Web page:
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    Maybe they are considered great because they were able to compose music that is still being enjoyed, performed, taught and analyzed hundreds of years after it was written?
     
  11. Phletch

    Phletch Member

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    :spit Good one :aok!

    If "leaving you with something" is what it takes to be considered "great" then I guess any hooker with herpes is a virtuoso.
     
  12. PaulHudgins

    PaulHudgins Member

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    On the surface music is something we judge on a subjective level but there is a craft and skill to composition. In the same way certain writers and poets are better at structuring words, certain musicians are better at crafting musical compositions.

    For instance, Orchestration in classical music is often as important as being able to craft an interesting composition. To be a good orchestrator you have to know how to use each instrument to the greatest effect. You have to no how to write parts that are actually playable on each instrument. In other words, you have to give the horn and woodwind players time to breathe. You have to know the top and bottom range of an instrument and know how long a player can sustain playing at those extremes. You have to know how all the instruments blend together. The list keeps going on.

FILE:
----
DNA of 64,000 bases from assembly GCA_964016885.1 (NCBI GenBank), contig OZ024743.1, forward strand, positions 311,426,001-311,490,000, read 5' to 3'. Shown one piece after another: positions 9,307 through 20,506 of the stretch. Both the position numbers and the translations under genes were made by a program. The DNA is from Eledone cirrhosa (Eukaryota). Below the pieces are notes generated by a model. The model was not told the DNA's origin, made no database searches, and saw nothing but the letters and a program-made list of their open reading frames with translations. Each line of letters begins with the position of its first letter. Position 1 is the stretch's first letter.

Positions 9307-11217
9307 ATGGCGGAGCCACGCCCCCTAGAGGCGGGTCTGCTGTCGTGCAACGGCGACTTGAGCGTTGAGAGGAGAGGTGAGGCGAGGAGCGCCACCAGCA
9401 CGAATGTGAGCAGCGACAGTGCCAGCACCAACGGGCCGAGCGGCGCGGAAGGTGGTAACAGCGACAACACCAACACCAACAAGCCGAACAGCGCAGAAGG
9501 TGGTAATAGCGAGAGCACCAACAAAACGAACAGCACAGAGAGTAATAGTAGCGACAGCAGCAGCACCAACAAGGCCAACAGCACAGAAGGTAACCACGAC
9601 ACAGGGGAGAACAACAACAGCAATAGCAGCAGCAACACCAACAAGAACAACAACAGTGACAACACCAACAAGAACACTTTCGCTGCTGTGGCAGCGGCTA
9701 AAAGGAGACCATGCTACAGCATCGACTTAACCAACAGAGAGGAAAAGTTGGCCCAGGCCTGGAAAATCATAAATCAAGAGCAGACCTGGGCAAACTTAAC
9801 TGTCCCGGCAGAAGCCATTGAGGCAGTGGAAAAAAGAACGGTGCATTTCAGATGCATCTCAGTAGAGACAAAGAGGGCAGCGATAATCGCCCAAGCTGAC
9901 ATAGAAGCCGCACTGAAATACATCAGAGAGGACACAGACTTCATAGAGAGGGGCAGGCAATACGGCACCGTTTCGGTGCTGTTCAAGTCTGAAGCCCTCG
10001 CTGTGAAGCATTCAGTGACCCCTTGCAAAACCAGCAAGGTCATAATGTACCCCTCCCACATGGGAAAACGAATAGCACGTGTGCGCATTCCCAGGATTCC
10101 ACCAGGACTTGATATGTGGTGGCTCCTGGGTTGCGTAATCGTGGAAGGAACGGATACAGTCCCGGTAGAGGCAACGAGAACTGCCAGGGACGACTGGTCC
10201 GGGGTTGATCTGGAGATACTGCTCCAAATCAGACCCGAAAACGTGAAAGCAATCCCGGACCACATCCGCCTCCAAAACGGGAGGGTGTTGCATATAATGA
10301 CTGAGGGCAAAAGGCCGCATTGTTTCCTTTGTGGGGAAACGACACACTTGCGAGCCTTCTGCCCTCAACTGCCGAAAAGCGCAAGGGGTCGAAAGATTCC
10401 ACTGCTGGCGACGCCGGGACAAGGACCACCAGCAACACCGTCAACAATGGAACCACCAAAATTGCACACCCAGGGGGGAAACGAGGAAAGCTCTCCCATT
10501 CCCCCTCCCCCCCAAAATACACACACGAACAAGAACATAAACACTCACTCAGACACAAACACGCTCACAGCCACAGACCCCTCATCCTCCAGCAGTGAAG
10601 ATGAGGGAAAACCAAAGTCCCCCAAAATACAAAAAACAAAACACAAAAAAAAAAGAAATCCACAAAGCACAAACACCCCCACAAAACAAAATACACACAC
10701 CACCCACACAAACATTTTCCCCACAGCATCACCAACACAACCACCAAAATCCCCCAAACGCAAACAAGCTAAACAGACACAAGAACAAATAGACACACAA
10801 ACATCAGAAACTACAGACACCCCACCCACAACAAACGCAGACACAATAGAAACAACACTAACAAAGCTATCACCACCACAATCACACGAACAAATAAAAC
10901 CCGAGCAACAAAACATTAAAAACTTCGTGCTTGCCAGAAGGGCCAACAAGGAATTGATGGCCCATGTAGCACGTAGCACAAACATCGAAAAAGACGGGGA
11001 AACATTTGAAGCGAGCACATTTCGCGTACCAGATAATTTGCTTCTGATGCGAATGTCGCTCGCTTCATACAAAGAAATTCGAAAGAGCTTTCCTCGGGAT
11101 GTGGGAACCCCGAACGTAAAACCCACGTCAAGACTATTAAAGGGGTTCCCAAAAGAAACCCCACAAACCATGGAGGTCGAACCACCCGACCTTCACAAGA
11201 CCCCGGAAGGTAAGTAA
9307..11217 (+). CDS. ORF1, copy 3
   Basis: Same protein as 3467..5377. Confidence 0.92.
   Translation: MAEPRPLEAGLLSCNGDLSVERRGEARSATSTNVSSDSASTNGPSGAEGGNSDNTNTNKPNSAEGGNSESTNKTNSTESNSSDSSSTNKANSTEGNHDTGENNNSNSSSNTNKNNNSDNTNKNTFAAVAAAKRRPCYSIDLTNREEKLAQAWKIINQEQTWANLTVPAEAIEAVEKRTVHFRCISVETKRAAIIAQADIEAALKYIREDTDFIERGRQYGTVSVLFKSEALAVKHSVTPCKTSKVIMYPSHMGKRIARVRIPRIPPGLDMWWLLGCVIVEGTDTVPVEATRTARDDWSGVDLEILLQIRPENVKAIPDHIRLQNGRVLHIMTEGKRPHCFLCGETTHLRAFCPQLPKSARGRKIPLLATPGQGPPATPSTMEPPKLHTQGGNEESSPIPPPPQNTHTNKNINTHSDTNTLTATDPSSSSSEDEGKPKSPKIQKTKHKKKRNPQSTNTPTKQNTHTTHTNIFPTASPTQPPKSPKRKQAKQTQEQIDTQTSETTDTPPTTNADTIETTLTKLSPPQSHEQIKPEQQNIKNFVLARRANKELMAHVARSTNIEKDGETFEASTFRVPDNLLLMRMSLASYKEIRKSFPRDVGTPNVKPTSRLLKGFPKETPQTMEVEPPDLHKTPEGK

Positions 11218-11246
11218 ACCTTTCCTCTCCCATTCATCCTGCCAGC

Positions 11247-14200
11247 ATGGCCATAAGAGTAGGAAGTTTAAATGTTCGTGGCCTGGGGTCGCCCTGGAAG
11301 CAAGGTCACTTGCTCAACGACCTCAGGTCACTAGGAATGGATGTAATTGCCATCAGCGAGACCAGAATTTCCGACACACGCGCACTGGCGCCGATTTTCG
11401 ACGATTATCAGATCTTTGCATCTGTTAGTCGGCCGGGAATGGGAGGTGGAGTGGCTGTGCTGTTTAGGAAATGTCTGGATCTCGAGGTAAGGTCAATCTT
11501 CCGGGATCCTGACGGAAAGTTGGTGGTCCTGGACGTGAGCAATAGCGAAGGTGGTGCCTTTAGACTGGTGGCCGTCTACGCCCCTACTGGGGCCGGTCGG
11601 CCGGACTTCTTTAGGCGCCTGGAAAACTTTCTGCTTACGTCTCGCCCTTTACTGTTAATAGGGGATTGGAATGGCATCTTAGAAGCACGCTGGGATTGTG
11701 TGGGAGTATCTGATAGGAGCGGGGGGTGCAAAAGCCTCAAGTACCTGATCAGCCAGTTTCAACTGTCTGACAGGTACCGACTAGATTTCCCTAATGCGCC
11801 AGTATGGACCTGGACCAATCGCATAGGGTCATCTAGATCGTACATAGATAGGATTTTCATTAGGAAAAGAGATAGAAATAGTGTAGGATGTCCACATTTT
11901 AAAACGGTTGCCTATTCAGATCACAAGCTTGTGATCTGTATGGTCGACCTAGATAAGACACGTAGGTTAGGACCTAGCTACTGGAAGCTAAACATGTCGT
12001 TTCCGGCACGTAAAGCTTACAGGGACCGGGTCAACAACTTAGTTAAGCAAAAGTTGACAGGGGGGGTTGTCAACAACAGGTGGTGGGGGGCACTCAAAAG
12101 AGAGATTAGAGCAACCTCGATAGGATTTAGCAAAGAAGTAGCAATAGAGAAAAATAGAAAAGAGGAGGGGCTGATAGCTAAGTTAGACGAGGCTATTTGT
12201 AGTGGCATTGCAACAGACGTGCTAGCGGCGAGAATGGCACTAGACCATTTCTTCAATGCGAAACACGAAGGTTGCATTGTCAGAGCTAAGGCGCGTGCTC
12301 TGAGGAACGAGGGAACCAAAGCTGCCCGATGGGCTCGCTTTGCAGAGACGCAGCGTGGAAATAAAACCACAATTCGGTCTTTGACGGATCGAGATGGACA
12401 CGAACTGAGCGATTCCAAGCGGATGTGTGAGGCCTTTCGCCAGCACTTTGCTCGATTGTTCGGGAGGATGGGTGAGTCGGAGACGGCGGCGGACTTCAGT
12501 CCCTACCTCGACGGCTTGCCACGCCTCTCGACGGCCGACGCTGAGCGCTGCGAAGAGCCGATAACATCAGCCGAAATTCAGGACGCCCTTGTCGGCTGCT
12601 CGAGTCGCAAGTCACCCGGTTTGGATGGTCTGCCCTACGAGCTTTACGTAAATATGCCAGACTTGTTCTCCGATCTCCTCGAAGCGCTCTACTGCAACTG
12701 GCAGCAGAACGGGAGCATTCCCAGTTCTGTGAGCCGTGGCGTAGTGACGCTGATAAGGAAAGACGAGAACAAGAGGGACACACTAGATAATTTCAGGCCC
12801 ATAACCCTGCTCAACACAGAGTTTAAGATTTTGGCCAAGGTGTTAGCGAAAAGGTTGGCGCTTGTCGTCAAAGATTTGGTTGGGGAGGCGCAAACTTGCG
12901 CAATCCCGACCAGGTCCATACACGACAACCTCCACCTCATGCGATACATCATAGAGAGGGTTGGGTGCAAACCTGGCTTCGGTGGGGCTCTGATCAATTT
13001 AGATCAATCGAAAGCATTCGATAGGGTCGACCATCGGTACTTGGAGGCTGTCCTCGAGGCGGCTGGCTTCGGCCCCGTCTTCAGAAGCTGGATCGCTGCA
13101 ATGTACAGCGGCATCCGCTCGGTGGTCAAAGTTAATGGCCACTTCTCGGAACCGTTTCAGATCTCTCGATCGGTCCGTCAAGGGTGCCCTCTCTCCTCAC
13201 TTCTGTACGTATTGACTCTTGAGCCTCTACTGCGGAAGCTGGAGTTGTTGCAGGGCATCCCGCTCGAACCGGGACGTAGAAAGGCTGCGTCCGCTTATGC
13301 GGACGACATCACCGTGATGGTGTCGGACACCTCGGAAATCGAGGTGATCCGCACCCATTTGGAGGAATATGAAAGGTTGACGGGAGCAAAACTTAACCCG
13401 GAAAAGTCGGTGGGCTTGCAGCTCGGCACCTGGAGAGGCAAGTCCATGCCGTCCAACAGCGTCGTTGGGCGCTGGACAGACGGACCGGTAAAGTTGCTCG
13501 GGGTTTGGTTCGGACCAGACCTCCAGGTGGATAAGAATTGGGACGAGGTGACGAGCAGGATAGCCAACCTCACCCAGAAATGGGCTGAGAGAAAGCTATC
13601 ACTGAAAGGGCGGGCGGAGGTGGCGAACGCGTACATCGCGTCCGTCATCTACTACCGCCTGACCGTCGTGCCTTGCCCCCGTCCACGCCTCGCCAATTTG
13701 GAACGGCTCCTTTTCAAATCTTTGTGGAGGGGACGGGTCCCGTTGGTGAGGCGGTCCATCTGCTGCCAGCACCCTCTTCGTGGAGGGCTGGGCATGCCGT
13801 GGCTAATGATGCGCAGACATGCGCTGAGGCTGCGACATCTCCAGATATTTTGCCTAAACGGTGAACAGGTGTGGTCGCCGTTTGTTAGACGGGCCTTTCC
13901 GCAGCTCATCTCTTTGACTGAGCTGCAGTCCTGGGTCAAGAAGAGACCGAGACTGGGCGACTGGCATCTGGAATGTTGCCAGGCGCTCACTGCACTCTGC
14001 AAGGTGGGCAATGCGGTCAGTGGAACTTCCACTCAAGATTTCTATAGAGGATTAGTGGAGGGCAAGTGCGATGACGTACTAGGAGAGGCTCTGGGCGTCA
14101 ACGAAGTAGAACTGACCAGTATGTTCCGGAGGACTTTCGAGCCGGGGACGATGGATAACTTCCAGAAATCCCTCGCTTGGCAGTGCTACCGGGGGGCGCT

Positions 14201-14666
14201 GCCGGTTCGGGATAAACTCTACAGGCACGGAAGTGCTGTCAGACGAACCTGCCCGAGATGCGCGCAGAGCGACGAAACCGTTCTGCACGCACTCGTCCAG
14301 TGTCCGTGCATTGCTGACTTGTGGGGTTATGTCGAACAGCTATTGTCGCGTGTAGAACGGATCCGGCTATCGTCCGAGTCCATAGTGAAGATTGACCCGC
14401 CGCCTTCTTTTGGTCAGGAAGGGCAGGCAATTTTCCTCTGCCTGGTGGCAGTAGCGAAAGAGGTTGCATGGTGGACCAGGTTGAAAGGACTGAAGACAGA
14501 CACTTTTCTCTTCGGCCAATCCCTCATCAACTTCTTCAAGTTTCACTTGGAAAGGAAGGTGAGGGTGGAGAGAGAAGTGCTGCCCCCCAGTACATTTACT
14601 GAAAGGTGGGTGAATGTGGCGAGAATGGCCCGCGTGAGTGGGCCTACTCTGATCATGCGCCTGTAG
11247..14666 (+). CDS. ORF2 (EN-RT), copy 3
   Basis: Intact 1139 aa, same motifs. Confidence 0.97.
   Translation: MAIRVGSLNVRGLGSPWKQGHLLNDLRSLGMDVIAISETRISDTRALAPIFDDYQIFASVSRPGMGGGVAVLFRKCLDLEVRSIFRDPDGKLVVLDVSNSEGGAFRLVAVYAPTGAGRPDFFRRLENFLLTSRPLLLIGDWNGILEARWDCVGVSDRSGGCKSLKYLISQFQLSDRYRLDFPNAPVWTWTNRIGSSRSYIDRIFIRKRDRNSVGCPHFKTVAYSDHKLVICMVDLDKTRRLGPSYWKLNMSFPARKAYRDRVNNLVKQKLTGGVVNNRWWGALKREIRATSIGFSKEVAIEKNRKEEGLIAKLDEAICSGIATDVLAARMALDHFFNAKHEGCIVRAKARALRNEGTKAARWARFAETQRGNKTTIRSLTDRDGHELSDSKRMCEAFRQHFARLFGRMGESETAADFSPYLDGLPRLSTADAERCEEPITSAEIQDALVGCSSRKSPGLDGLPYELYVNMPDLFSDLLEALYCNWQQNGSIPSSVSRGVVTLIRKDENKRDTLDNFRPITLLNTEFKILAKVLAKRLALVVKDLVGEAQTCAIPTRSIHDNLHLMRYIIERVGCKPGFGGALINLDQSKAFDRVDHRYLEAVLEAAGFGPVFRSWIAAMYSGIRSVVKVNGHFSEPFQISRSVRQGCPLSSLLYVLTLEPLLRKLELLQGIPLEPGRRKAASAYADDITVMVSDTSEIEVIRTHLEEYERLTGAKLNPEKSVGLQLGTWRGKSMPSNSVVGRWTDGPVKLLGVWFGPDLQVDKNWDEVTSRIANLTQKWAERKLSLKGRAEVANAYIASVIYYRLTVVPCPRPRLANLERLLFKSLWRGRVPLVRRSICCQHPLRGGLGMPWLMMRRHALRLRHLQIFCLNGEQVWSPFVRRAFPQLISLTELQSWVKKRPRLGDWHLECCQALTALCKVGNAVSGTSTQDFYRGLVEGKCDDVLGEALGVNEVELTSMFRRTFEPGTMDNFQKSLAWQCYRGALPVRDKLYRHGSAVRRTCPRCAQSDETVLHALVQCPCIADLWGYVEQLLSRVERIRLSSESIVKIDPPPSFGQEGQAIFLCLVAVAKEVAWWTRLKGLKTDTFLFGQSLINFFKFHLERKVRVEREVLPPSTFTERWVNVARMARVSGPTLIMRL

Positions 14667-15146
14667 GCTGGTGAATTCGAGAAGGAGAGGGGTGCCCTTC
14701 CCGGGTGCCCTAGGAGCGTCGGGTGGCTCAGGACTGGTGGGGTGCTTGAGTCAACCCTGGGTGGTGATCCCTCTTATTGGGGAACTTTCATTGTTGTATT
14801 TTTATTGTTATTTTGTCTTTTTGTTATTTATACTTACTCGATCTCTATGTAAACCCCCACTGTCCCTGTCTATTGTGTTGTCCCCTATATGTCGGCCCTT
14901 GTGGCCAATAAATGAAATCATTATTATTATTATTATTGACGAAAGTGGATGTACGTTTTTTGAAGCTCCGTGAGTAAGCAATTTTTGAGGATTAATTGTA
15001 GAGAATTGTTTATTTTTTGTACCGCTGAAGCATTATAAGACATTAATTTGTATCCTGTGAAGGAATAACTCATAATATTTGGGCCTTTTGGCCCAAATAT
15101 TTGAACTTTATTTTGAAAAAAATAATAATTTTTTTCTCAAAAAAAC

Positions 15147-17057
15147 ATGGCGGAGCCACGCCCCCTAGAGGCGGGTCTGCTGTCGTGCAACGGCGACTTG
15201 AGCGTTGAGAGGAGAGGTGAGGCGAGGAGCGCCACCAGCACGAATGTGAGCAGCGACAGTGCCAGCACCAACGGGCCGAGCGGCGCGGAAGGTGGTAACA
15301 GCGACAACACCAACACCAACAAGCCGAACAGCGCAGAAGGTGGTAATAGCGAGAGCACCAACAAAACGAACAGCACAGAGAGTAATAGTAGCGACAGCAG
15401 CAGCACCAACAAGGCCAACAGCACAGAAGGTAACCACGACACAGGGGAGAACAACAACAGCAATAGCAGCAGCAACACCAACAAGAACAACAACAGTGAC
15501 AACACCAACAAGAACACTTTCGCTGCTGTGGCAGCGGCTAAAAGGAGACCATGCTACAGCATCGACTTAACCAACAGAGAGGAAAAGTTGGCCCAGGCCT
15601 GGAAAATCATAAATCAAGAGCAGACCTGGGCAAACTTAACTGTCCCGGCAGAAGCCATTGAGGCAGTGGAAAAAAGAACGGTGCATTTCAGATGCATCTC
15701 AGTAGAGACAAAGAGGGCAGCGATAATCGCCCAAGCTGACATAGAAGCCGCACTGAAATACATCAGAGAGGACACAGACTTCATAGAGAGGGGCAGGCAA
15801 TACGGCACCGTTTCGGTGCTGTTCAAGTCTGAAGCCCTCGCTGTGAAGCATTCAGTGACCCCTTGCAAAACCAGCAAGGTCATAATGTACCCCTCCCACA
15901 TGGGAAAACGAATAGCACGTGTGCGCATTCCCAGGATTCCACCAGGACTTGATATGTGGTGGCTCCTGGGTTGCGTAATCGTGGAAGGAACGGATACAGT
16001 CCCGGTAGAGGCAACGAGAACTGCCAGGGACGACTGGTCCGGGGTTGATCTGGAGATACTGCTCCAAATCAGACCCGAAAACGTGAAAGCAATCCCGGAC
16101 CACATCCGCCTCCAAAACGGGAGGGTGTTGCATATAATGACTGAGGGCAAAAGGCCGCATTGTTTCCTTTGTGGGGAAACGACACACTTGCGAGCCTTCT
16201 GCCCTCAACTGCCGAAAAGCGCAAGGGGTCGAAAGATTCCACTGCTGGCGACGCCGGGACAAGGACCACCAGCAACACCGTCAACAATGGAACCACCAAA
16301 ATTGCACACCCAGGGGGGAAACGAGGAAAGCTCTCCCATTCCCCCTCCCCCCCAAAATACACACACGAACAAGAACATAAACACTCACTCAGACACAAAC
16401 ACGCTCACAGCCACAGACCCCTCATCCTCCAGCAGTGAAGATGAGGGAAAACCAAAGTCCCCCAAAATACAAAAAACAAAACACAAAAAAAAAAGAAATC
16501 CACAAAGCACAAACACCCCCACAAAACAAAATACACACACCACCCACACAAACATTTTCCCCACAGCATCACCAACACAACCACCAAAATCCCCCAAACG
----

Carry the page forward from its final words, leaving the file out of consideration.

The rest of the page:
The point being that some people excel at orchestrating pieces of music, they do it at an exceptionally high level. The same can be said of musical composition, etc.